I tried to look for the ASMRtists who seemed to have larger consistent followings, as well as smaller ASMR content creators in an attempt to spot key differences. While watching various ASMR videos, I took note of all of the sounds (“tingles”, as the community has famously coined them) creators were using to “give viewers ASMR”. Commonly found actions included: playing with slime of different types and textures, tapping various objects, whispering into a microphone, etc. As for videos simply comprised of whispering, there seems to be a comforting aura surrounding them.The method for giving ASMR seems to be endless, and I seemed to have stumbled upon the “weird” side of ASMR, consisting of ‘Roleplays’. In these types of videos, content creators (often dressed to suit the roleplay) follow a storyline throughout the video, addressing the viewer as though they were present, implementing “sound triggers”, and whispering the entire time. It’s interesting how far some ASMRtists will go for the sake of a video.

I also noticed that bigger ASMRtists tend to use more expensive microphone equipment. In several videos, I noticed a microphone called the 3Dio, a binaural microphone. As weird as it might seem, the mic has two pairs of ears at its opposite ends. During their videos, ASMRtists alternate between whispering in either side of the mic. If the viewer is wearing earbuds or headphones, they are able to hear the ASMRtist’s voice through the earbud side correspondent to its ear counterpart on the microphone. Whether this comes off as creepy or not to you, it’s quite crazy–it feels as though the creator is actually whispering in your ear. I for one, was slightly creeped out. Overall, this furthers the intended effect of a personalized, relaxing experience ASMR intends to provide.

One thing that was nice to see from YouTube comments was that ASMRtists tend to ask their viewers what kind of ASMR videos they would like to see, and more often than not, they follow through with them. The wackiest video I came across was by the ASMRtist DiamondASMR, who performed surgery on a grape because her audience requested that she do so (don’t worry, the grape was in good hands). I also noticed that certain viewers tend to be loyal to specific content creators, claiming that they do not experience ASMR from any other creator. One ASMRtist (Karuna Satori ASMR) notably referred to her viewers as her “family”, thanking them for helping her financially in her time of need. Goes to show that even a community held together by the love of sound can be something to behold.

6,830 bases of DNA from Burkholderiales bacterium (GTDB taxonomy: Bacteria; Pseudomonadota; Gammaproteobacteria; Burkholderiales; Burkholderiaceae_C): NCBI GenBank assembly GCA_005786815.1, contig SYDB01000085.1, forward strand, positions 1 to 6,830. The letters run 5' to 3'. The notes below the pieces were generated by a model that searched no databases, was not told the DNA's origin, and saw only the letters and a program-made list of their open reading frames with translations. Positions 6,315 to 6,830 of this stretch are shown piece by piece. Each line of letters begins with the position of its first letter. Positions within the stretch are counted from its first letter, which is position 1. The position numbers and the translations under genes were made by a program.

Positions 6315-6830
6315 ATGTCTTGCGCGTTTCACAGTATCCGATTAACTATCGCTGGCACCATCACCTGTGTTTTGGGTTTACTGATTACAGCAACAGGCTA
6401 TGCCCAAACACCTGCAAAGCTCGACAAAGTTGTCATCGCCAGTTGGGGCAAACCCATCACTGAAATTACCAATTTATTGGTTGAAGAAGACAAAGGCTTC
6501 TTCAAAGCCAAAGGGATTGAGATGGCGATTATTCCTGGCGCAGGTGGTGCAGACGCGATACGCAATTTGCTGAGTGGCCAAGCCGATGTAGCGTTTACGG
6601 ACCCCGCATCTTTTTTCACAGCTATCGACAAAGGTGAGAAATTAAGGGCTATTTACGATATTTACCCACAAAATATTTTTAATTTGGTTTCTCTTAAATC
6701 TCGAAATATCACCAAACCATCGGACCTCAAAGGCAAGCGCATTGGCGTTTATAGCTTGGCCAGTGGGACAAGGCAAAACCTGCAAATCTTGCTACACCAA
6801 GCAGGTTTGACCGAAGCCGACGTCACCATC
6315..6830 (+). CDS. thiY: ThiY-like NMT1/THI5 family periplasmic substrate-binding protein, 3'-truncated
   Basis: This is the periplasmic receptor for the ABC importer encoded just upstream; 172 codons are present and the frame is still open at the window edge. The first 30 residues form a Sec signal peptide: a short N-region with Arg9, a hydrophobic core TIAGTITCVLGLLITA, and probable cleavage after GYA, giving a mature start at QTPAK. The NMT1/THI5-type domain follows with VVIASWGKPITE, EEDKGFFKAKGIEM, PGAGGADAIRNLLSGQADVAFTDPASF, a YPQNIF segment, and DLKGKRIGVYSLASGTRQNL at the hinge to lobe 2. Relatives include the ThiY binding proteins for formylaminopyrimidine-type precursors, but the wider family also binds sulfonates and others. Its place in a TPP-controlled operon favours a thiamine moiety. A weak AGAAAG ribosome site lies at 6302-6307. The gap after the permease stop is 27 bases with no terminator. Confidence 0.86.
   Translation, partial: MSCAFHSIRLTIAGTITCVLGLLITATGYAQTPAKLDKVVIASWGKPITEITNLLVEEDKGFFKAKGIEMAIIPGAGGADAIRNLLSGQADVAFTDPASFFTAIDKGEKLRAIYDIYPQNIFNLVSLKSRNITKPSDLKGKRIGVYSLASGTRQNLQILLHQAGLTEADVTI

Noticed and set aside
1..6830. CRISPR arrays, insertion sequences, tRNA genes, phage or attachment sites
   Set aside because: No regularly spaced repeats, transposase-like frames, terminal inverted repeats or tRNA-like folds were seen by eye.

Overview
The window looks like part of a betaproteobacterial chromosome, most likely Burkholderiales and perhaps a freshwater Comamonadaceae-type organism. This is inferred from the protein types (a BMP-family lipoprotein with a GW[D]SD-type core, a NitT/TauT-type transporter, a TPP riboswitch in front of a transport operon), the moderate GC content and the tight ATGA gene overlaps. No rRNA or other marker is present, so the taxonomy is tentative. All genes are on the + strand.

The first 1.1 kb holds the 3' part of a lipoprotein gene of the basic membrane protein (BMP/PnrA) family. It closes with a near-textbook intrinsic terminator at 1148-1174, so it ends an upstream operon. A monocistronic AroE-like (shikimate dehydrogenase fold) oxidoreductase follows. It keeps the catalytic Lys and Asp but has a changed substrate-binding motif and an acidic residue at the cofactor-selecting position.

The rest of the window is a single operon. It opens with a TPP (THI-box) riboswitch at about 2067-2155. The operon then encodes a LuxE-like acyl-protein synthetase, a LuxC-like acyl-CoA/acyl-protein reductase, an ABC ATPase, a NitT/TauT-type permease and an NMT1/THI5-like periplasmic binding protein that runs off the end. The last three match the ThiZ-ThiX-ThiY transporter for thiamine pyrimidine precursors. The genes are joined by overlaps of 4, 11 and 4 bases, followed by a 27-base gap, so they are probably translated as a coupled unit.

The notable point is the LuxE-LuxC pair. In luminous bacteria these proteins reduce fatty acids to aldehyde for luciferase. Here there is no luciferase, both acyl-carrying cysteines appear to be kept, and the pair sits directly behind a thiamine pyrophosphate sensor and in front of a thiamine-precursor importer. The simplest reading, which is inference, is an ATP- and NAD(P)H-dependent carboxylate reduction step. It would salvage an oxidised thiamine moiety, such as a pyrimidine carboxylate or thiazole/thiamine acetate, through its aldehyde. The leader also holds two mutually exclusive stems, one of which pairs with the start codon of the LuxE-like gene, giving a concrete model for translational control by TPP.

Overall, my exposure to ASMR was quite enlightening. I’ve gathered that many regard ASMR as weird because they simply haven’t tried heading into a video without prior judgement. It might seem like a difficult task to relax when it feels like a stranger is whispering in your ears, but I find that if you head into the videos with an open mind, the experience won’t be as terrible as you’d think. Whether or not it’s the relaxing sound of the ocean, I find that I personally do experience some sort of calming, relaxed sensation from hearing certain sounds. Who knows, if you give it a chance, you might just find yourself watching (listening) to ASMR videos on a constant basis. So pull out your slime, and start tapping away at your IDs; ASMR seems like a trend that’ll be sticking around for a long time.

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About the Writer
Titilope Akinnitire, Features editor

Titilope Akinnitire is a junior at HMSA, and this is her very first year in Newspaper. She’s a musical theatre enthusiast, enjoys drawing, writing, reading...